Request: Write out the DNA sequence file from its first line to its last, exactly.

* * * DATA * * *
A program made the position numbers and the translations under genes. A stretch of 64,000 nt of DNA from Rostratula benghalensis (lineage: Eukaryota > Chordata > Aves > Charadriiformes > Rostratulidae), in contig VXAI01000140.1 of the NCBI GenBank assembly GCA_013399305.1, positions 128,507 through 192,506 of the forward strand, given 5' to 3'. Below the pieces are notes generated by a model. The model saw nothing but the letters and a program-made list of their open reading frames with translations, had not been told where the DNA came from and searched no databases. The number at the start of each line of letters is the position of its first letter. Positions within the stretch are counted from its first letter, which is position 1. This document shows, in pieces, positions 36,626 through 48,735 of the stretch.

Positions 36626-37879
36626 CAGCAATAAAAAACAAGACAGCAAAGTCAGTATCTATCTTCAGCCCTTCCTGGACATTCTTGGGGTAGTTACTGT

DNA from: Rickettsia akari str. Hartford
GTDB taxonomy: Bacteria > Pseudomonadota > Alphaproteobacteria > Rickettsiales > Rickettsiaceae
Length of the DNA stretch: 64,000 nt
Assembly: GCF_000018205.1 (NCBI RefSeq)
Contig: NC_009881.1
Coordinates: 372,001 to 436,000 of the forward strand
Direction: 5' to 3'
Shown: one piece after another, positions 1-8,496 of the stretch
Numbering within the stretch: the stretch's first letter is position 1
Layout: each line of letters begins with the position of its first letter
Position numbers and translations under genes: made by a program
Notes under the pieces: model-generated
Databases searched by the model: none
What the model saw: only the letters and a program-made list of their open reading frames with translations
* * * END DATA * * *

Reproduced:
A program made the position numbers and the translations under genes. A stretch of 64,000 nt of DNA from Rostratula benghalensis (lineage: Eukaryota > Chordata > Aves > Charadriiformes > Rostratulidae), in contig VXAI01000140.1 of the NCBI GenBank assembly GCA_013399305.1, positions 128,507 through 192,506 of the forward strand, given 5' to 3'. Below the pieces are notes generated by a model. The model saw nothing but the letters and a program-made list of their open reading frames with translations, had not been told where the DNA came from and searched no databases. The number at the start of each line of letters is the position of its first letter. Positions within the stretch are counted from its first letter, which is position 1. This document shows, in pieces, positions 36,626 through 48,735 of the stretch.

Positions 36626-37879
36626 CAGCAATAAAAAACAAGACAGCAAAGTCAGTATCTATCTTCAGCCCTTCCTGGACATTCTTGGGGTAGTTACTGT

DNA from: Rickettsia akari str. Hartford
GTDB taxonomy: Bacteria > Pseudomonadota > Alphaproteobacteria > Rickettsiales > Rickettsiaceae
Length of the DNA stretch: 64,000 nt
Assembly: GCF_000018205.1 (NCBI RefSeq)
Contig: NC_009881.1
Coordinates: 372,001 to 436,000 of the forward strand
Direction: 5' to 3'
Shown: one piece after another, positions 1-8,496 of the stretch
Numbering within the stretch: the stretch's first letter is position 1
Layout: each line of letters begins with the position of its first letter
Position numbers and translations under genes: made by a program
Notes under the pieces: model-generated
Databases searched by the model: none
What the model saw: only the letters and a program-made list of their open reading frames with translations